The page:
Marine debris may be any object of wood, metal, glass, rubber, plastic, cloth or paper that has been lost or discarded in the marine environment. Debris can pose serious threats to marine wildlife via entanglement or ingestion, cause impairment of navigation by obstructing propellers and clogging cooling intakes, and negatively impact the aesthetic qualities of the sanctuary.
Use of Gray’s Reef sanctuary and surrounding areas has increased since the designation of the sanctuary in 1981. As coastal populations rise and boating, fishing and offshore shipping increase in the region, a rise in the volume of marine debris entering the waters of the sanctuary can be expected. A recent study by Kendall et al. (2007) showed that approximately two-thirds of all observed debris items found during field surveys was fishing gear, and about half of the fishing-related debris was monofilament fishing line. Other fishing related debris included leaders and spear gun parts, and non-gear debris included cans, bottles and rope. Debris was concentrated in the center of the sanctuary and most frequently associated with the ledges, which are essential fish habitat for the great diversity of fish found in GRNMS.
Research on marine debris within Gray’s Reef National Marine Sanctuary has focused on investigating the types of debris present, spatial distribution and abundance of debris and influence of ocean currents where marine debris is found. There have been no marine debris specific investigations since before the ban in spearfishing in 2009.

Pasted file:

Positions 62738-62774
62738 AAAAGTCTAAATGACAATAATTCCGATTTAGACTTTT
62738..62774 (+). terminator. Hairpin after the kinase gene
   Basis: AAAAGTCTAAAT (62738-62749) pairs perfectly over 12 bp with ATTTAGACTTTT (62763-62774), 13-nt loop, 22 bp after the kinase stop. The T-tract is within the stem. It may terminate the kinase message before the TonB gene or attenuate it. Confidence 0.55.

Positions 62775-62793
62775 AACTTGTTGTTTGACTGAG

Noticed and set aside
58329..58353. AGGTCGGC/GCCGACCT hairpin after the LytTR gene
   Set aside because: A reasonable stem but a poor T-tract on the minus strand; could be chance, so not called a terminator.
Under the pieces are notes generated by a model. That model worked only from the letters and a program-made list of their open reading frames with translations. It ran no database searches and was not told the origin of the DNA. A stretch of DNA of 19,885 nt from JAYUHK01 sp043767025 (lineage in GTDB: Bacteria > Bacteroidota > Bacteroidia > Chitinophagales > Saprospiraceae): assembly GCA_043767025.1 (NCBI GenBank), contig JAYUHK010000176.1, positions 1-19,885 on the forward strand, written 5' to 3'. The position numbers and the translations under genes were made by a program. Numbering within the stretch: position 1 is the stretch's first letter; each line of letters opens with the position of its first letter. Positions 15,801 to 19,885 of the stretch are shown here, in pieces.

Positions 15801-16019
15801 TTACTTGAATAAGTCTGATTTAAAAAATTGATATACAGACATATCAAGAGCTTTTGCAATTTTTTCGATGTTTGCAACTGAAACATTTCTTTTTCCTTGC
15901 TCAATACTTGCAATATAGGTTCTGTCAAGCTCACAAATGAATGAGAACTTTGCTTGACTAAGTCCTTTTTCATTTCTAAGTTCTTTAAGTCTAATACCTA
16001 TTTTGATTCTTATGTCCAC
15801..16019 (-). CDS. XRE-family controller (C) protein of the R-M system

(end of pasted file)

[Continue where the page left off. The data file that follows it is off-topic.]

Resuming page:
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Characterization of the
Assessment and Monitoring of
Marine Debris was identified as a pressure impacting the condition of biologically structured habitats and the quality of living resources in the Grays Reef Condition Report. It was also identified as an issue of concern in the Office of National Marine Sanctuaries’ National Condition Report.
- Are certain types of debris more likely to contain contaminants and can those be targeted for removal efforts?
- How do the types of debris found today differ from the study conducted in 2006?
- What are the sources, types and accumulation rates of marine debris within the sanctuary?
- How can we reduce the sources of debris that ends up in the sanctuary?
- What are the impacts to marine resources of removal activities?
- What tools are available to detect marine debris before it enters the sanctuary?
- Are the types of debris found in the RA different from those found in the rest of the sanctuary?
Education and Outreach Material
Ehler, R. and V.R. Leeworthy. May 2002. A Socioeconomic Overview of Georgia’s Marine Related Industries and Activities; NOAA, U.S. Department of Commerce.
Gittings, S.R., M. Tartt, and K. Broughton. 2013. National Marine Sanctuary System Condition Report 2013. U.S. Department of Commerce, National Oceanic and Atmospheric Administration, Office of National Marine Sanctuaries, Silver Spring, MD. 33 pp.
Kendall, M.S., L.J. Bauer and C.F.G. Jeffrey. 2007. Characterization of the benthos, marine debris and bottom fish at Gray’s Reef National Marine Sanctuary. Prepared by National Centers for Coastal Ocean Science (NCCOS) Biogeography Team in cooperation with the National Marine Sanctuary Program. Silver Spring, MD. NOAA Technical Memorandum NOS NCCOS 50. 82 pp. + Appendices.
NMSP (National Marine Sanctuary Program). 2006. Gray’s Reef National Marine Sanctuary Final Management Plan/Final Environmental Impact Statement. U.S. Department of Commerce, National Oceanic and Atmospheric Administration, National Marine Sanctuary Program, Silver Spring, MD. 260 pp.
NOAA (National Oceanic and Atmospheric Administration). 2008. Marine Debris Emergency Response Planning in the North-Central Gulf of Mexico Interim Draft Report. 44pp.
ONMS (Office of National Marine Sanctuaries). 2008. Gray’s Reef National Marine Sanctuary Condition Report 2008. U.S. Department of Commerce, National Oceanic and Atmospheric Administration, Office of National Marine Sanctuaries, Silver Spring, MD. 42 pp.